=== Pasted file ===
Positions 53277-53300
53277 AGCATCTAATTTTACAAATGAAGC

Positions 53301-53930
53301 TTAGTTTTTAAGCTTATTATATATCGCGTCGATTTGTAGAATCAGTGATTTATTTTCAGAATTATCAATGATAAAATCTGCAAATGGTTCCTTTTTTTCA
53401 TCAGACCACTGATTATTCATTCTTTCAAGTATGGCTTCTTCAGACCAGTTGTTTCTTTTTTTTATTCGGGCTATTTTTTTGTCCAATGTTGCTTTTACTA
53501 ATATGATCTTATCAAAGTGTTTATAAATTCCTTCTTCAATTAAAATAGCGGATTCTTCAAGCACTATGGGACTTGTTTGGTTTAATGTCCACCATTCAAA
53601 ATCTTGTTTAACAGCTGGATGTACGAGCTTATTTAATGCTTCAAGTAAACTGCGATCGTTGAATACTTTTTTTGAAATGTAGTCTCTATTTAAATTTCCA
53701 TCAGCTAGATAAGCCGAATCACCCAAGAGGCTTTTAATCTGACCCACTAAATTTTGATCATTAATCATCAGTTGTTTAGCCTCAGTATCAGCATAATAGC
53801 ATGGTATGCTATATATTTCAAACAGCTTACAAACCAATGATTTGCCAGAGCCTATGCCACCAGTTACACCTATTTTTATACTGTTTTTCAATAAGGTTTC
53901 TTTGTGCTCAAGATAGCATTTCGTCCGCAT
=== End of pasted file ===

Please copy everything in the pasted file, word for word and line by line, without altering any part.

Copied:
Positions 53277-53300
53277 AGCATCTAATTTTACAAATGAAGC

Positions 53301-53930
53301 TTAGTTTTTAAGCTTATTATATATCGCGTCGATTTGTAGAATCAGTGATTTATTTTCAGAATTATCAATGATAAAATCTGCAAATGGTTCCTTTTTTTCA
53401 TCAGACCACTGATTATTCATTCTTTCAAGTATGGCTTCTTCAGACCAGTTGTTTCTTTTTTTTATTCGGGCTATTTTTTTGTCCAATGTTGCTTTTACTA
53501 ATATGATCTTATCAAAGTGTTTATAAATTCCTTCTTCAATTAAAATAGCGGATTCTTCAAGCACTATGGGACTTGTTTGGTTTAATGTCCACCATTCAAA
53601 ATCTTGTTTAACAGCTGGATGTACGAGCTTATTTAATGCTTCAAGTAAACTGCGATCGTTGAATACTTTTTTTGAAATGTAGTCTCTATTTAAATTTCCA
53701 TCAGCTAGATAAGCCGAATCACCCAAGAGGCTTTTAATCTGACCCACTAAATTTTGATCATTAATCATCAGTTGTTTAGCCTCAGTATCAGCATAATAGC
53801 ATGGTATGCTATATATTTCAAACAGCTTACAAACCAATGATTTGCCAGAGCCTATGCCACCAGTTACACCTATTTTTATACTGTTTTTCAATAAGGTTTC
53901 TTTGTGCTCAAGATAGCATTTCGTCCGCAT